12 October 2012

Field trip etiquette

Posted by Jessica Ball

I just spent three days on another great field trip to Bancroft, Ontario, and while I will post photos of the fabulous structural features we were observing, I thought I’d also put down some thoughts about how to comport yourself as a participant on a geology field trip. Some of this is fairly specific to students, but a lot of it goes for ‘grown up’ geologists as well (and hopefully we already know it!) Most of it is things I’ve observed people either doing well on a trip, or forgetting to do – it’s always a mix. (I screw these up myself from time to time, so it’s not like I’m a paragon of field trip virtues. I have to remind myself to do all this as well!)

Where are we? "Canada" isn't going to cut it if you want to find that outcrop again.

On keeping good field notes:

Be aware of where you are! Do you know what road you’re on? What mile marker? What GPS coordinates? Where are you in relation to your last stop? You have got to write this down, because I guarantee that you’ll forget and the “CS13″ that was on your field trip guide’s map will mean nothing a year after the fact (especially if you lose the map).
Why are you there in the first place? What’s your goal for the day? For the stop? Are you trying to figure something out or just admiring a pretty outcrop? Are you trying to relate this stop to the last one, or a group of stops, or a regional pattern?

You've got to get up close and personal with those rocks before you start calling them names.

Separate your OBSERVATIONS and your INTERPRETATIONS. An observation is something you can see, touch, feel, measure (colors, textures, sizes, the presence of a structure or feature). An interpretation is a conclusion you draw from your observations (such as rock type, depositional process, deformation or metamorphism events – basically anything that could have more than one answer). Don’t get in the habit of making a conclusion the moment you approach an outcrop – observe first! If your TA/Professor answers your questions with “Why do you think that?”, you have probably made an interpretation that needs to be supported with observations.

 

If someone is giving you the “answers” about an outcrop, keep those separate too (under some heading like ‘lecturer notes’). This is important, because you have not done the work that led to those answers. If you don’t indicate where they came from, you may go back to a set of notes years later and you won’t know how you knew all this cool stuff about the site.

We don't always remember our safety glasses, but we're not standing right next to the person with the sledgehammer!

On standing around/hammering/collecting:

Be aware of where you are. Are you at a roadcut (likely)? There are going to be cars. Stay out of the road unless you’re crossing it. Pay attention to where you’re standing – the road is not your personal lounge area.

Be kind to the outcrop and don’t hammer unnecessarily! Hammering on things is fun, but when you use your rock hammer, you are destroying an outcrop that others may want to see. If possible, do your collecting from material that has already fallen off (there will almost always be bits laying around).

Be aware of where other people are when you hammer. Breaking rocks creates a lot of flying material which can (and does) end up hitting people in the eyes, face, whatever. Tell your colleagues to back away or go hammer on your rock somewhere away from the rest of the group.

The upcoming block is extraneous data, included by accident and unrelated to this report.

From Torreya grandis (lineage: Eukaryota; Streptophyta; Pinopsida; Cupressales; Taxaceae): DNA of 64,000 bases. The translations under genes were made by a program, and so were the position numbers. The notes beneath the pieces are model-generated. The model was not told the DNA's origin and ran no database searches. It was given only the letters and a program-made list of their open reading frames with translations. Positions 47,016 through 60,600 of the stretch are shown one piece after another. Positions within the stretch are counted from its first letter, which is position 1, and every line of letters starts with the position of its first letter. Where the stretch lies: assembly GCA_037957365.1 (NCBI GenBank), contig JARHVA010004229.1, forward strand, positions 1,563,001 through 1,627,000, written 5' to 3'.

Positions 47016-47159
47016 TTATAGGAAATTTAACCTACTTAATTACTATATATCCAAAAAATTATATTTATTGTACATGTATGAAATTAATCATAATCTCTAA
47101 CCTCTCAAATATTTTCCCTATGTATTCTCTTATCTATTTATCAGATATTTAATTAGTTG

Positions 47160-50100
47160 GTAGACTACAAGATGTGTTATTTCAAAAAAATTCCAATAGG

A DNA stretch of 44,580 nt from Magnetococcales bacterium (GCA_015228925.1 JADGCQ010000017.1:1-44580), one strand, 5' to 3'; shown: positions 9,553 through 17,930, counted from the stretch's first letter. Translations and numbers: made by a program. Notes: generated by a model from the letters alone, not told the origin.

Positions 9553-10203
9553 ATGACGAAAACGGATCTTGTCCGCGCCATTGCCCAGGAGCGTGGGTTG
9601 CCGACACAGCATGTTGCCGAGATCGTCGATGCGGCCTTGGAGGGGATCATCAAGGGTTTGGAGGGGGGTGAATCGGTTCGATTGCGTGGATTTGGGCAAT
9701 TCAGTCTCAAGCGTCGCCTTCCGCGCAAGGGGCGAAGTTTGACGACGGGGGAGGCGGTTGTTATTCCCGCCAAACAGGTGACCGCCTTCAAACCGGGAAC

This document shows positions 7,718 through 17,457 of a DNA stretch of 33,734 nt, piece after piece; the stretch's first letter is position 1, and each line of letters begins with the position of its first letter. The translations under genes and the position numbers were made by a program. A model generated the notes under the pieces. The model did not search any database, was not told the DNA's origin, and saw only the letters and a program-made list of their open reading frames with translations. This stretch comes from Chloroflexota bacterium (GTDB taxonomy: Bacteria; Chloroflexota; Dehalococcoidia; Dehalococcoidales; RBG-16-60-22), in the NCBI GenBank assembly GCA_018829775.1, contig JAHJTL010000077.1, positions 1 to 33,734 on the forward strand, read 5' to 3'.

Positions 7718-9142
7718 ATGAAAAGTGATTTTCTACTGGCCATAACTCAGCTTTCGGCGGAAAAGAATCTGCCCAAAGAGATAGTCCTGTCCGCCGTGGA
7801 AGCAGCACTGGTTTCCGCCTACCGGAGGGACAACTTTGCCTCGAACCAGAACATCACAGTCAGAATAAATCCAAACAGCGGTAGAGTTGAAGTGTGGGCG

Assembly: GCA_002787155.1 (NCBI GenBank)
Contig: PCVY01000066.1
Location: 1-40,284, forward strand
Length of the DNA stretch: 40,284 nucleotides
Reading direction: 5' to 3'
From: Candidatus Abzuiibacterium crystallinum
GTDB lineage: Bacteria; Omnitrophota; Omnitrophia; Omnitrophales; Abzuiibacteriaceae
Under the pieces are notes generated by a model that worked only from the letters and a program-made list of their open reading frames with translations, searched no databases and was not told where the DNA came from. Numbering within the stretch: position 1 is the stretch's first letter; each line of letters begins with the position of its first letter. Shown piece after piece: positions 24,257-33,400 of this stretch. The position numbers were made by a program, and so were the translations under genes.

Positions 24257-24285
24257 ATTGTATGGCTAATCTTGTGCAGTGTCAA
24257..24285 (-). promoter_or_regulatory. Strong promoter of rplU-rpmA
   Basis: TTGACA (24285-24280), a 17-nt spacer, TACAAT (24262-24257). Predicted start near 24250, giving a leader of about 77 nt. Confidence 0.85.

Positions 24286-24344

Hammer wisely. Pick a bit of the outcrop that you are reasonably sure will break off. Don’t just whale away at a flat or massive rock face, because it’s a waste of time and makes it look awful.

Be aware of whether or not collecting is allowed. It isn’t? Don’t have your hammer out and don’t go around stuffing your pockets. Respect local, state, regional regulations – and if it’s a special outcrop, remember that we want it to be there for future geologists to see as well.

Sometimes we do have to park on narrow shoulders, but we try to stay out of the road. (Our schools generally frown on students getting run over by cars.)

For those of you who aren’t lucky enough to come on geology field trips with us, don’t worry – I’ve got some advice for you as a passer-by!

Give us a little space – if you can, slow down and/or move over a bit! We’ll try to park out of the way of traffic, but sometimes we have to use narrow shoulders when we’re visiting a roadcut. We really appreciate it when we don’t have to reattach mirrors or scrape careless students up off the pavement.

Please don’t honk at us! We know you’re there, really. We can hear your car coming, often long before you see us. But honking is startling and no one likes that adrenaline rush when they’re trying to measure something or take detailed notes. If you feel the need to acknowledge our presence, wave instead – you’re a lot less likely to end up with a field notebook plastered across your windshield because you’ve scared a student.

We’re happy to talk to you, especially if you own the land near the outcrop we’re looking at or are just interested in geology in general. Try to approach the instructor of the trip (usually the person waving their arms and shouting more than anyone else) and introduce yourself before talking with the students – they’re often busy with their notes. If you are concerned about ‘geologist erosion’ at the outcrop, let us know politely, without being confrontational. We try to make sure that we have permission to be on private land or collecting at our stops, but occasionally we slip up. We’re only human!

The person doing the most arm-waving is probably the instructor!

So that’s my rundown of useful things to remember on field trips. Obviously there will be others, depending on where you are and what you’re doing and what equipment you’re using, but these are what came to mind this time around! So, how are you all going to do on the quiz?